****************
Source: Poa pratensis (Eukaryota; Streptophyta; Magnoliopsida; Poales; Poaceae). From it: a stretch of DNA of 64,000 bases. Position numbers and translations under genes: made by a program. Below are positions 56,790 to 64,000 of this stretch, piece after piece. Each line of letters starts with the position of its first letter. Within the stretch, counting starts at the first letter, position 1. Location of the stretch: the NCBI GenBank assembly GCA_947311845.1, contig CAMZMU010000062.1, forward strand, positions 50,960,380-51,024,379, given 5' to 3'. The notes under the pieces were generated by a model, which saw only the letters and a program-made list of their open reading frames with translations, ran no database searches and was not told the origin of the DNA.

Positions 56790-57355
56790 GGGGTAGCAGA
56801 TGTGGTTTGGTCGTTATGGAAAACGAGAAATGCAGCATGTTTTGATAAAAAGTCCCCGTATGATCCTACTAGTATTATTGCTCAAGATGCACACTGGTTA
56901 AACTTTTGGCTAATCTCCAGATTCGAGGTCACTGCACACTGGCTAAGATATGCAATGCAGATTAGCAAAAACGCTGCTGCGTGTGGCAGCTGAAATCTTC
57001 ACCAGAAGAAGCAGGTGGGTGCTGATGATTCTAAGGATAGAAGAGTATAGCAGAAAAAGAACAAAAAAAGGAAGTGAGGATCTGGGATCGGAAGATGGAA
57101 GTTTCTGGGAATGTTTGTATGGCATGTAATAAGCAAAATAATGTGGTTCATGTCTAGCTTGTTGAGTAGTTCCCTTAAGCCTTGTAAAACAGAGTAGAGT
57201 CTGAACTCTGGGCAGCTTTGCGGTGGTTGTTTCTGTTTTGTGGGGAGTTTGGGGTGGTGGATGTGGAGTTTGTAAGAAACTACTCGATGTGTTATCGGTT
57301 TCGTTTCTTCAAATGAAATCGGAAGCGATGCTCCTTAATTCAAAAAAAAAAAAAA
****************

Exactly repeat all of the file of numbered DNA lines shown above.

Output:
Source: Poa pratensis (Eukaryota; Streptophyta; Magnoliopsida; Poales; Poaceae). From it: a stretch of DNA of 64,000 bases. Position numbers and translations under genes: made by a program. Below are positions 56,790 to 64,000 of this stretch, piece after piece. Each line of letters starts with the position of its first letter. Within the stretch, counting starts at the first letter, position 1. Location of the stretch: the NCBI GenBank assembly GCA_947311845.1, contig CAMZMU010000062.1, forward strand, positions 50,960,380-51,024,379, given 5' to 3'. The notes under the pieces were generated by a model, which saw only the letters and a program-made list of their open reading frames with translations, ran no database searches and was not told the origin of the DNA.

Positions 56790-57355
56790 GGGGTAGCAGA
56801 TGTGGTTTGGTCGTTATGGAAAACGAGAAATGCAGCATGTTTTGATAAAAAGTCCCCGTATGATCCTACTAGTATTATTGCTCAAGATGCACACTGGTTA
56901 AACTTTTGGCTAATCTCCAGATTCGAGGTCACTGCACACTGGCTAAGATATGCAATGCAGATTAGCAAAAACGCTGCTGCGTGTGGCAGCTGAAATCTTC
57001 ACCAGAAGAAGCAGGTGGGTGCTGATGATTCTAAGGATAGAAGAGTATAGCAGAAAAAGAACAAAAAAAGGAAGTGAGGATCTGGGATCGGAAGATGGAA
57101 GTTTCTGGGAATGTTTGTATGGCATGTAATAAGCAAAATAATGTGGTTCATGTCTAGCTTGTTGAGTAGTTCCCTTAAGCCTTGTAAAACAGAGTAGAGT
57201 CTGAACTCTGGGCAGCTTTGCGGTGGTTGTTTCTGTTTTGTGGGGAGTTTGGGGTGGTGGATGTGGAGTTTGTAAGAAACTACTCGATGTGTTATCGGTT
57301 TCGTTTCTTCAAATGAAATCGGAAGCGATGCTCCTTAATTCAAAAAAAAAAAAAA